Report Overview

Whilst the issue of access to the professions is relatively well understood, there is limited understanding of the impact of entrants’ backgrounds on success once in graduate employment.

This brief is based on research conducted by Jake Anders from the National Institute for Economic and Social Research (NIESR), exploring graduate pay progression. The research published with upReach looks at the way social background continues to influence graduate pay and career progression once in professional employment.

Key Findings

  • Three and a half years after graduation, private school graduates in top jobs earn £4,500 more than their state school counterparts
  • Their salaries also increase more quickly than for state school graduates – growing by £3,000 more over the same three-year period
  • Half of this pay difference can be explained by the variables such as type of higher education institution attended or prior academic achievement
  • Half cannot be explained by factors accounted for in this research. This implies that non-academic skills such as articulacy or assertiveness could play
    an important role in accessing high-status jobs, and wider societal factors may also play a role
  • Graduates from less privileged backgrounds are marginally more likely to remain in high-status jobs, with 71% still in such employment three and half
    years after graduation (compared to 65% for their more privileged peers)


  1. Our research suggests that the type of school attended, as well as the non-academic skills developed there, may have an impact on graduates’ professional futures. This can be seen both in terms of access to professional employment and subsequent pay progression. It is crucial that employers have the tools and expertise to understand the social makeup of their applicants and recruits so that they can make fair judgements about their potential and provide tailored support to enable those from less privileged backgrounds to thrive once in employment.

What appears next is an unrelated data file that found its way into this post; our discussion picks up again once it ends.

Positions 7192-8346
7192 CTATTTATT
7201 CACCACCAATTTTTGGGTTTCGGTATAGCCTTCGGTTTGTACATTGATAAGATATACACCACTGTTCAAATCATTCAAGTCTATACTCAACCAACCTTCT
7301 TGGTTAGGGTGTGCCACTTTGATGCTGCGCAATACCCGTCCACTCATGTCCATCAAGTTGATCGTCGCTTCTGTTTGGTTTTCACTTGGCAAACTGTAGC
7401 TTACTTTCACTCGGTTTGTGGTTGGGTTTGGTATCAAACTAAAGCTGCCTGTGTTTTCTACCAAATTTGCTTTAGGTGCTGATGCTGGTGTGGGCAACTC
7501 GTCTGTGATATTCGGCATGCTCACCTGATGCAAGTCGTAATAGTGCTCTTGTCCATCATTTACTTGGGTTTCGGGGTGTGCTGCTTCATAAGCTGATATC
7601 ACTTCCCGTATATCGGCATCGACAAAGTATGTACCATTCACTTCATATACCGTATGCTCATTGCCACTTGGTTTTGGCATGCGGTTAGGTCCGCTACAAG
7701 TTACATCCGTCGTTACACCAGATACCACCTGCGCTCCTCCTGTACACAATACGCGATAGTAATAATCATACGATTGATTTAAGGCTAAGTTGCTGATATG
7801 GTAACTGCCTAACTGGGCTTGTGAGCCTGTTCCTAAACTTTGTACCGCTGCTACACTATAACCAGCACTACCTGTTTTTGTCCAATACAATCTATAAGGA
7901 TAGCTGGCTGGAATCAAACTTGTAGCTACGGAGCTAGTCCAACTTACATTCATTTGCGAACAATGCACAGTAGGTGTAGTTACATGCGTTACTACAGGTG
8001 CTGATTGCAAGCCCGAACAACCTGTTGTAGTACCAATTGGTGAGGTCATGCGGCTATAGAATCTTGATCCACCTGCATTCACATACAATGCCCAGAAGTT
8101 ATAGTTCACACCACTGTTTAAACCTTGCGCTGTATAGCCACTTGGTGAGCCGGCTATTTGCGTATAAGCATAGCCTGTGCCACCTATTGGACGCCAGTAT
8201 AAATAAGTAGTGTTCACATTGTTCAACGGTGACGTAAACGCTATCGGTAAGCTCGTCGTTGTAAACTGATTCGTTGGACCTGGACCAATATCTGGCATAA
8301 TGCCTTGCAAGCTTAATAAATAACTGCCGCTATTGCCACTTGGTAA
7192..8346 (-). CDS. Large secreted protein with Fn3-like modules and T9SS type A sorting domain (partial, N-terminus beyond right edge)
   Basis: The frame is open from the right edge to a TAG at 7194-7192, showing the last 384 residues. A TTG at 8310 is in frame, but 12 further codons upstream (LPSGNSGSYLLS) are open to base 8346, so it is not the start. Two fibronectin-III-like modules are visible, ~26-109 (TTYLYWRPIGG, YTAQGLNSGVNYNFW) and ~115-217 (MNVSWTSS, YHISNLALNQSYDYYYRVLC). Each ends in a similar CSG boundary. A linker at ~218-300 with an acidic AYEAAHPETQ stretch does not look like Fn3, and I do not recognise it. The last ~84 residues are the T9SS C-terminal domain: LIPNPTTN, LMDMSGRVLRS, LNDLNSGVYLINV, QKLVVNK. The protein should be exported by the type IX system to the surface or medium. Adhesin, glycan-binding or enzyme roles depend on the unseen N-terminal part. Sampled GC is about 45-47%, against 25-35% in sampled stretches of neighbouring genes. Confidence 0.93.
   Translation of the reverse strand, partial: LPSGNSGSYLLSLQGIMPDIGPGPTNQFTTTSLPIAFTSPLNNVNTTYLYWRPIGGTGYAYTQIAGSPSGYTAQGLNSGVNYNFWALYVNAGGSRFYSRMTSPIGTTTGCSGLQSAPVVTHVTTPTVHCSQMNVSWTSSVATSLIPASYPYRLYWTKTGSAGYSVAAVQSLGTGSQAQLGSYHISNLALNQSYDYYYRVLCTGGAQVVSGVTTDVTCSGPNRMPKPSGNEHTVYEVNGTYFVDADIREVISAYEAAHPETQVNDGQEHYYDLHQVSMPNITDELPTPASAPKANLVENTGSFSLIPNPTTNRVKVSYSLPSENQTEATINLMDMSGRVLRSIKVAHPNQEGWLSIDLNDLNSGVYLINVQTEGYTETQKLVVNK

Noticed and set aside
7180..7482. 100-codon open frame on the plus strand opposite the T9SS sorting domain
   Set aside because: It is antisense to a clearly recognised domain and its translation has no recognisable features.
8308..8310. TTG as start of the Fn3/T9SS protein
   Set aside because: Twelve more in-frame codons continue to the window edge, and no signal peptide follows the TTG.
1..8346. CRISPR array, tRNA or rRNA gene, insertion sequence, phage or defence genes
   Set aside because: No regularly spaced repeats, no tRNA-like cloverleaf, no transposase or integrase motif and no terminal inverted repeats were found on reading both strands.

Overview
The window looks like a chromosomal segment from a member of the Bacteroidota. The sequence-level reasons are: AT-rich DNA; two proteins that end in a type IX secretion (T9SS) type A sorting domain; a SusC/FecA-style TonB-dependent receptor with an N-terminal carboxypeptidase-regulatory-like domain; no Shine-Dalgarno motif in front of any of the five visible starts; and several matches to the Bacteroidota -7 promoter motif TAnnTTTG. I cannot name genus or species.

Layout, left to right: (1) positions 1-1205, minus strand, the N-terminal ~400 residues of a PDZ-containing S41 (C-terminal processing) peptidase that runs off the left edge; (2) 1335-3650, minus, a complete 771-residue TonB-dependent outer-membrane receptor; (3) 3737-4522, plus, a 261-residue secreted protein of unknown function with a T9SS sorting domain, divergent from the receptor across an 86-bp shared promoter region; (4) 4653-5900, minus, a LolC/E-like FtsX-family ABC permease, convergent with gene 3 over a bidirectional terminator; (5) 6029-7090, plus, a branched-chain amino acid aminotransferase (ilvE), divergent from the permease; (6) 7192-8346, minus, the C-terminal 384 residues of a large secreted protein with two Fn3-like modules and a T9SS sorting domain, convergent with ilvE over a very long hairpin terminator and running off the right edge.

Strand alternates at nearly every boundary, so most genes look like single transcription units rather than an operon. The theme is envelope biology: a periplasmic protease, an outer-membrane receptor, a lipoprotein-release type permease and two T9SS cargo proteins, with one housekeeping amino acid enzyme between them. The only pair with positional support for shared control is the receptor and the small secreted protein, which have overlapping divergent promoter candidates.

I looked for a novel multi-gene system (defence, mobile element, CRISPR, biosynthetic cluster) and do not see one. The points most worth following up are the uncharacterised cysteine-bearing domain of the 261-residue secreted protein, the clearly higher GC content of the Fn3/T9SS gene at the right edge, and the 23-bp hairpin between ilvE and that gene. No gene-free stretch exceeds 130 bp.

2. This study builds on research suggesting that unobserved factors such as non-academic skills play a crucial role in access to, and progression within, professional employment. Graduates from less privileged backgrounds have the same academic potential, yet their talent may not be fully expressed in graduate application processes or in career progression once in a professional job. Employers should be encouraged to support less privileged undergraduates to develop these skills. This could deliver real benefits to employers through facilitating greater access to a wider pool of diverse talent. Graduates from less privileged backgrounds applying for high status jobs should be identified early on in the application process and during employment to allow graduate employers to support the best talent to progress regardless of social background. This support might include mentoring opportunities, career coaching and application guidance to help improve key non-academic skills.
  3. Previous studies have shown that people from particular backgrounds are disproportionately represented in certain professions. Further research should be undertaken to understand the distribution of less privileged graduates in the labour market and the impact of non-academic skills on graduate career progression. Additionally, more research is needed to fully understand the challenges less privileged graduates face within specific professions and identify the areas where interventions can have the greatest impact.